“Extraordinary technological innovation,” I crack when people gawp at me. They ask their questions. “What happened?” And “Are you ok?” And “Are you injured?”
Deflection. “A technological marvel,” I quip. “It’s really amazing we didn’t think of this before.” I give the cane a flourish. They chuckle. They know they are supposed to chuckle. Most of them have the social grace to pick up on my cue. I’m trying to make the best of this. Let’s agree to ignore it, okay?
Back when I could still go into the office, one co-worker saw the cane and asked what was wrong. I shrugged and said, “Things.” He smiled and put up his hands.
“I get it,” he said. “Things.” He promptly changed the subject. Bless him. He should write an advice column on the etiquette of interacting around disability.
But too, mobility. To get around on a cane. The joke and its kernel of truth. It is indeed a marvel. Without it, even walking the dog around the block, even grocery shopping, knocks me flat. Of course, it’s no magic carpet. The cane only extends the dog walk by an extra block, or adds a library stop to the grocery errand. The knocking flat is inevitable. It’s just a matter of when.
For now, the fact of one thing a day – one gym class, one errand, one brief trip to the office for a critical meeting – is the source of my despair and the source of my gratitude. A year ago, maybe less, six or seven or eight of those one-thing-a-day things could be jammed together on the same day.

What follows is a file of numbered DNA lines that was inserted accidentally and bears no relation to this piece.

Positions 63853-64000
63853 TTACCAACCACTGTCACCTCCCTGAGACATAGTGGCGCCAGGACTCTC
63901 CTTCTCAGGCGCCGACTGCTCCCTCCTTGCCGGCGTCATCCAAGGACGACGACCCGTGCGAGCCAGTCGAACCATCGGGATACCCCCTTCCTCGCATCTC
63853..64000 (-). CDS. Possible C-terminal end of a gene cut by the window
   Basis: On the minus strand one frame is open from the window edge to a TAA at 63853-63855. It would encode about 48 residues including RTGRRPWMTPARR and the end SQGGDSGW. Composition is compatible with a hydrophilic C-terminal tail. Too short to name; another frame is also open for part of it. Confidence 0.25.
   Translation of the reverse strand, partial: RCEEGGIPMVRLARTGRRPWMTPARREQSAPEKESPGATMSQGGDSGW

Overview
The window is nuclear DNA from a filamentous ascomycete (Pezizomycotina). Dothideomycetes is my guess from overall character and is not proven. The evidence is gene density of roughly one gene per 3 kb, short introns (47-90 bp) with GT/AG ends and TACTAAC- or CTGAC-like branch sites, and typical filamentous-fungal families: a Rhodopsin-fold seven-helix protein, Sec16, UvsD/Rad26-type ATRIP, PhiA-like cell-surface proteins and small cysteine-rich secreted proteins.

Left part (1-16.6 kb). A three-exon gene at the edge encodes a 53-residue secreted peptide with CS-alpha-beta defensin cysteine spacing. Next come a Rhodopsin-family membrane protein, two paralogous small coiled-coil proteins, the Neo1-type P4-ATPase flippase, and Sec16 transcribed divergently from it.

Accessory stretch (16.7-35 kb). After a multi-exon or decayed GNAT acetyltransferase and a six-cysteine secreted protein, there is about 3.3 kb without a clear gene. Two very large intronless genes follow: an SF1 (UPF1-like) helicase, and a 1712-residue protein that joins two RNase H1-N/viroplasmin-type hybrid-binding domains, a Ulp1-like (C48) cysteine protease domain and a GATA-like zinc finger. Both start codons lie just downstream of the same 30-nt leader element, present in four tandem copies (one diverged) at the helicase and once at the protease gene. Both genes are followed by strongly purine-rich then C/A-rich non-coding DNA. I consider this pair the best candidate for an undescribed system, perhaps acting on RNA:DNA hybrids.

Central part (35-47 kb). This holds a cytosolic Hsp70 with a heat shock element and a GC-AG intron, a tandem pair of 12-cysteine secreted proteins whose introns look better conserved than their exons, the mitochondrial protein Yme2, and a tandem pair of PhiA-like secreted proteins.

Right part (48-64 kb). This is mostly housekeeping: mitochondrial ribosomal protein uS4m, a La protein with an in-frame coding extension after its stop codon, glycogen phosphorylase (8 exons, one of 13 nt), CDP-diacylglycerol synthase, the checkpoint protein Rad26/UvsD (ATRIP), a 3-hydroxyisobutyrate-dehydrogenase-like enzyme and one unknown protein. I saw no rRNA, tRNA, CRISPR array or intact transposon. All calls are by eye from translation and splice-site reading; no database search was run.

There’s no guarantee that when tomorrow gets here, today’s one thing will still be on offer.
I give the sticker a grunt. Fine.
Today, even shivering from the locker room’s Arctic blast, I can more or less stay upright. The lotions, the towel, the mini bottle of shampoo, the plastic bag for the swimsuit. It’s a lot to juggle. But I do it all, occasionally leaning against locker 213, only needing to sit to dry my feet and pull on socks. For today, balance isn’t the issue.
I try to notice this. To hold onto the small blessing.
Once the duffel is packed up, I sling it over my left shoulder and take the cane from the back of the locker. I glance around. Nothing in locker 214. Not 212 or 211. None of them have a motivational sticker inside. Around the corner, neither do 163 or 162 or any of the others whose doors hang open. Just this one, locker 213, the one I happened to grab without thinking on my way to water aerobics.
The one that decided I needed reminding.
The cane in my right hand relieves the pressure from my own personal Ground Zero, that left hip-spine-lumbar region that has finally been approved for surgery sometime in 2023.
I hobble down the hall. Past the classroom where just a couple years ago, dancing Cumbia to Latin hip-hop blinded me with sweat and endorphins. Past the weight room, the rowing machines, the lateral elliptical that used to push my heart rate up beyond 150 and keep it there for 20 solid minutes of athletic bliss. Down the hall, past the elevator (it is an option but just, no, not yet) to the stairs.
One flight of stairs to climb. That’s all.
At the top of the stairs, my body begs me to pause. Resting the cane against the wall, I press my forefinger to my throat and count the racing in my carotid artery, watching the big analog clock hanging over the lobby doors. 120. My pulse is 120. From simply donning sweats then limping at a cane’s pace along a hallway and up a single flight of stairs.
I take a few slow deep breaths, then a couple more, until my heart rate starts to slow. I pick up my cane and let it help me back out to the parking lot, the car, to home. Where the heat is on. My hand-me-down recliner is waiting. And I can rest, today’s one thing accomplished.
Long may it last.
Though nothing does.